The El-Amarna tablets archive mostly diplomatic correspondence between the Egyptian [Kemet] administration and its representatives in Canaan and Amurru [=Amarna and capital Elam] during the New Kingdom. The letters were found in Egypt at the former capital of Akhetaten (Eighteenth dynasty).
The known tablets total 382.The correspondence spans a period of at most thirty years. Some of these letters, comprising cuneiform tablets mostly written in Akkadian – the regional language of diplomacy in Mesopotamia for the period – were first discovered around 1887 by local Arabs.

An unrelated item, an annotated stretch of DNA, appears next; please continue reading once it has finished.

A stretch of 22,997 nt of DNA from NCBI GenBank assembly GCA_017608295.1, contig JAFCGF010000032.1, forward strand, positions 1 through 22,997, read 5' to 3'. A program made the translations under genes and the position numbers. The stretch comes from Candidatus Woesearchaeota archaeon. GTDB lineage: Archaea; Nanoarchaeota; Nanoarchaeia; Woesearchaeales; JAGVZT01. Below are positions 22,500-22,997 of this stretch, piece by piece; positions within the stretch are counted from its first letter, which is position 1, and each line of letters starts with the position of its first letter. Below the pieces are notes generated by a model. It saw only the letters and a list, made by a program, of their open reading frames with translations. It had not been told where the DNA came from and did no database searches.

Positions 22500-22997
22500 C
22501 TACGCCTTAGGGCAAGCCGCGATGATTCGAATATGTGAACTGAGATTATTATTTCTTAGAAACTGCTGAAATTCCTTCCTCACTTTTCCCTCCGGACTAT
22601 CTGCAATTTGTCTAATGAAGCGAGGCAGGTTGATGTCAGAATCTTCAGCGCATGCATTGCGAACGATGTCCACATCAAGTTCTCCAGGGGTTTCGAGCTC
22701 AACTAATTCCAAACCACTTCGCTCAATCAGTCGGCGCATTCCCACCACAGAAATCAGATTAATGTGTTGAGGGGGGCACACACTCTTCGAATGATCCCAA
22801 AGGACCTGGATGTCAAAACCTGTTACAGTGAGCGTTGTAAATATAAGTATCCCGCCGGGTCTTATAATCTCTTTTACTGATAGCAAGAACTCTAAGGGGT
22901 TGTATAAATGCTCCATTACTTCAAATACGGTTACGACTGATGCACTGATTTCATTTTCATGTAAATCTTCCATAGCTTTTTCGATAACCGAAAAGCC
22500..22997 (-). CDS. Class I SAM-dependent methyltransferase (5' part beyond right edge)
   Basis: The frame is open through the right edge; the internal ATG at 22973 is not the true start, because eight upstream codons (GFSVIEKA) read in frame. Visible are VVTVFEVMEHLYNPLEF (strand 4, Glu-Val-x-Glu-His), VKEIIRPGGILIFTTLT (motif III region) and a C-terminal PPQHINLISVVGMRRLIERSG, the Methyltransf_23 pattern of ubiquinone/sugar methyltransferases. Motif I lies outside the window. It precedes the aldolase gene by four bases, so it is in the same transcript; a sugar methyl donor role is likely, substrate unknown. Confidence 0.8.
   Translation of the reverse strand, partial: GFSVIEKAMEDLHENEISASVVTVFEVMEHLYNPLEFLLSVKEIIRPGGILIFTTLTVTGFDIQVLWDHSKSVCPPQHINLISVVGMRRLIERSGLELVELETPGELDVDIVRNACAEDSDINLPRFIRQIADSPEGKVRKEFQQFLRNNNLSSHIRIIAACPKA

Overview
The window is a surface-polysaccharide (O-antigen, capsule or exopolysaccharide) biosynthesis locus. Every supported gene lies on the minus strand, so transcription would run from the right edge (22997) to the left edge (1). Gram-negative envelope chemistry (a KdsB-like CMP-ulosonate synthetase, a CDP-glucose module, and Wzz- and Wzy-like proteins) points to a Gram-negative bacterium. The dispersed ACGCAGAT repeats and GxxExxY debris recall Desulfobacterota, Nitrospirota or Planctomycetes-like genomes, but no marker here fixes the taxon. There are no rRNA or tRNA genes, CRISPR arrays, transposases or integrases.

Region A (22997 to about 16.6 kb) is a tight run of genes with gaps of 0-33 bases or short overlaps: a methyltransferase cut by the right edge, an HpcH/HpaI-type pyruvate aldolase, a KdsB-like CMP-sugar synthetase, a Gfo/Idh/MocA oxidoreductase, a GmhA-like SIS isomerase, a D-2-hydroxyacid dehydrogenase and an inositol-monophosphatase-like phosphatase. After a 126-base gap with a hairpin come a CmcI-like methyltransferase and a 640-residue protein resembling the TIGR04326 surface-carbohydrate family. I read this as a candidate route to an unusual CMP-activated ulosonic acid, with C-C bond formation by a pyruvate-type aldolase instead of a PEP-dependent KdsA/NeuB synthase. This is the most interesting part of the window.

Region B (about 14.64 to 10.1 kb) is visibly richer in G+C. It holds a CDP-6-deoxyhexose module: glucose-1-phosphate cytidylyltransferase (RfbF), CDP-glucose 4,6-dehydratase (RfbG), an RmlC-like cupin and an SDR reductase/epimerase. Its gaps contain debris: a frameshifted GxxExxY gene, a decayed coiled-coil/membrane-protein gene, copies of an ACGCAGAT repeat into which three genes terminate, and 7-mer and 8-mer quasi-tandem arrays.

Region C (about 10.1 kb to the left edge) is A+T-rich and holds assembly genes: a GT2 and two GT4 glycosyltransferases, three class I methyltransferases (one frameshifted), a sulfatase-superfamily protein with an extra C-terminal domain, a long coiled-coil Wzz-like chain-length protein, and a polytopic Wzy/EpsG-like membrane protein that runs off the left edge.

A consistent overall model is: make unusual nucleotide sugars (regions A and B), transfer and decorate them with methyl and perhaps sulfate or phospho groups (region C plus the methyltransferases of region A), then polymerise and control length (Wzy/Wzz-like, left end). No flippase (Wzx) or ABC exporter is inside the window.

The tablets have been scattered among museums: 202 or 203 are at the Vorderasiatisches Museum in Berlin; 80 in the British Museum; 49 or 50 at the Egyptian Museum in Cairo; seven at the Louvre; three at the Pushkin Museum; and one in the collection of the Oriental Institute in Chicago.
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